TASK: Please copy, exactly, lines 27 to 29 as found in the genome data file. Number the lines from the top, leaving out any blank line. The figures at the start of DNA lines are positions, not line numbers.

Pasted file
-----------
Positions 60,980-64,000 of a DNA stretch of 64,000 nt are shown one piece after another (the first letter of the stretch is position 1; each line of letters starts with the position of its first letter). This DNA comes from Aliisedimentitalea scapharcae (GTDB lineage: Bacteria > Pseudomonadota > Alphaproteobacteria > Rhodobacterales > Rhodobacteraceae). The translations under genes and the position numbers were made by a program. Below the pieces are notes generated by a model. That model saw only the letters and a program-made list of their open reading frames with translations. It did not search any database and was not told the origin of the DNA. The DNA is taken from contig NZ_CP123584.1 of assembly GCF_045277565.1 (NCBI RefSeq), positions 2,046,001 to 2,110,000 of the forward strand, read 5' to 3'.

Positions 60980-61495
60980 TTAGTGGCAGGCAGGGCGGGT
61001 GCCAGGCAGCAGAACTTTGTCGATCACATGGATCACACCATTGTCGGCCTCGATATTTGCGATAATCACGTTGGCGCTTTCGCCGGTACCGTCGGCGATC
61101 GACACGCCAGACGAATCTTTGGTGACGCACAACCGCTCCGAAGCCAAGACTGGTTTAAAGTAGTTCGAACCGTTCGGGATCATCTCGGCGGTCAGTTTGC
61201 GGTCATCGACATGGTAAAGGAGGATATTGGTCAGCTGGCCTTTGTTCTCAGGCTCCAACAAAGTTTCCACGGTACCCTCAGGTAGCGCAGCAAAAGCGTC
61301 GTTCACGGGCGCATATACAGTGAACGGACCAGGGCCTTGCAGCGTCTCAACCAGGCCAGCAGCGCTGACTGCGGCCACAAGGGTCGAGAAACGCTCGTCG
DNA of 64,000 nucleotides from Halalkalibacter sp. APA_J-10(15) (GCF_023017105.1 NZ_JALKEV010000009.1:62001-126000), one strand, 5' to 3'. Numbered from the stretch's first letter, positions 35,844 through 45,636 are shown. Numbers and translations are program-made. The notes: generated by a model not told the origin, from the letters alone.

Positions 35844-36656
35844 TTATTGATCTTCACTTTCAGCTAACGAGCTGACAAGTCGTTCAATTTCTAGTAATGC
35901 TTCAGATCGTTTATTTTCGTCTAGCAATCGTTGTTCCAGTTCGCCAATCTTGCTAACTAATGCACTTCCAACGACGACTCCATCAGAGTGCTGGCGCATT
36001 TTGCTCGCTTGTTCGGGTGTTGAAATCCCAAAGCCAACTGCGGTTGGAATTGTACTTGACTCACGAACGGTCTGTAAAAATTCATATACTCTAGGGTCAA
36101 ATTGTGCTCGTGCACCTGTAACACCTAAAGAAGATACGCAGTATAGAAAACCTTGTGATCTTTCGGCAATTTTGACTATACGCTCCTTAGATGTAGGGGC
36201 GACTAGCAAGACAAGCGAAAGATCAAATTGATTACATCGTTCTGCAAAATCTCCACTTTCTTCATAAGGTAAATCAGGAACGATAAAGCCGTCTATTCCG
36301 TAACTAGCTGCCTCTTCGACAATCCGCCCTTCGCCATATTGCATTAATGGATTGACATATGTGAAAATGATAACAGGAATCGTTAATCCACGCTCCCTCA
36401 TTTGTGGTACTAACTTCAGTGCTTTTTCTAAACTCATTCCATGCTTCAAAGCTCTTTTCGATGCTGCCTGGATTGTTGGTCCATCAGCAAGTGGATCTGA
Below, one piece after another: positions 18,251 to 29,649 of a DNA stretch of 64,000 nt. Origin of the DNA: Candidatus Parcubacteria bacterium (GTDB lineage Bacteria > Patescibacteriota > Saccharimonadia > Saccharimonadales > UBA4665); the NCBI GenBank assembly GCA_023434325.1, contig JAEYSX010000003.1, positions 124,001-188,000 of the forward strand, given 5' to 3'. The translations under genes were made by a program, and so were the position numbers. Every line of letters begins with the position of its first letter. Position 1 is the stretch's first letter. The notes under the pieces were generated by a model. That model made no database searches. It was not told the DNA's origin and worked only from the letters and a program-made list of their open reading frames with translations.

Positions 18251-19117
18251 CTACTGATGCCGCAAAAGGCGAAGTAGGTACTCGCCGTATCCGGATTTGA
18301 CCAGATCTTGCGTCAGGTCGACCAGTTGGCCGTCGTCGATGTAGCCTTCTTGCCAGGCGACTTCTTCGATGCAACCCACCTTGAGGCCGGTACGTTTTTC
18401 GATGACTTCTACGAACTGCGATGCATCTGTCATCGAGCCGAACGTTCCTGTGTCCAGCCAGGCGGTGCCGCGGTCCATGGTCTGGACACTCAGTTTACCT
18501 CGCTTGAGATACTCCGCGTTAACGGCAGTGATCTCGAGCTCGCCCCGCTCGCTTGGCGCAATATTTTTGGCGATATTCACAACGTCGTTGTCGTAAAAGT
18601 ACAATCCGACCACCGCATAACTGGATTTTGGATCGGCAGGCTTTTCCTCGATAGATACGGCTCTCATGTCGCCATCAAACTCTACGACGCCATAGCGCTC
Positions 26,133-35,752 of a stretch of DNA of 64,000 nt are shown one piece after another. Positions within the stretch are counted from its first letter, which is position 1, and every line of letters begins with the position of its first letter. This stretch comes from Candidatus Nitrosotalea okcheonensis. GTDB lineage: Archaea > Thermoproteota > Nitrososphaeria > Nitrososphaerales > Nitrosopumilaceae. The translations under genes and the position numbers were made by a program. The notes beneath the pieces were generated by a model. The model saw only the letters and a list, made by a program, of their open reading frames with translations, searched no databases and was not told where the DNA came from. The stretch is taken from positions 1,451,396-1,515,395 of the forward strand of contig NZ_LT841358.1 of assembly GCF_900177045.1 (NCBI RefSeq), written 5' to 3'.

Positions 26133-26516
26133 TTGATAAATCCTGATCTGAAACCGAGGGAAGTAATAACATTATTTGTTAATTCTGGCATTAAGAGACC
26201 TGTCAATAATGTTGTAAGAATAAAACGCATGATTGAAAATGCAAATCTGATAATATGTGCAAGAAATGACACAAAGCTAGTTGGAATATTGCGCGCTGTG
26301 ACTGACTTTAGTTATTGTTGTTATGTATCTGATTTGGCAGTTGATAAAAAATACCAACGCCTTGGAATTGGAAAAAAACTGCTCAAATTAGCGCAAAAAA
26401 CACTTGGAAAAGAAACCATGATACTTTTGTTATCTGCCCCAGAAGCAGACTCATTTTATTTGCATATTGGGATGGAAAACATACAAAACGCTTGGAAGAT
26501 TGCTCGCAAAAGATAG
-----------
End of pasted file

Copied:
26201 TGTCAATAATGTTGTAAGAATAAAACGCATGATTGAAAATGCAAATCTGATAATATGTGCAAGAAATGACACAAAGCTAGTTGGAATATTGCGCGCTGTG
26301 ACTGACTTTAGTTATTGTTGTTATGTATCTGATTTGGCAGTTGATAAAAAATACCAACGCCTTGGAATTGGAAAAAAACTGCTCAAATTAGCGCAAAAAA
26401 CACTTGGAAAAGAAACCATGATACTTTTGTTATCTGCCCCAGAAGCAGACTCATTTTATTTGCATATTGGGATGGAAAACATACAAAACGCTTGGAAGAT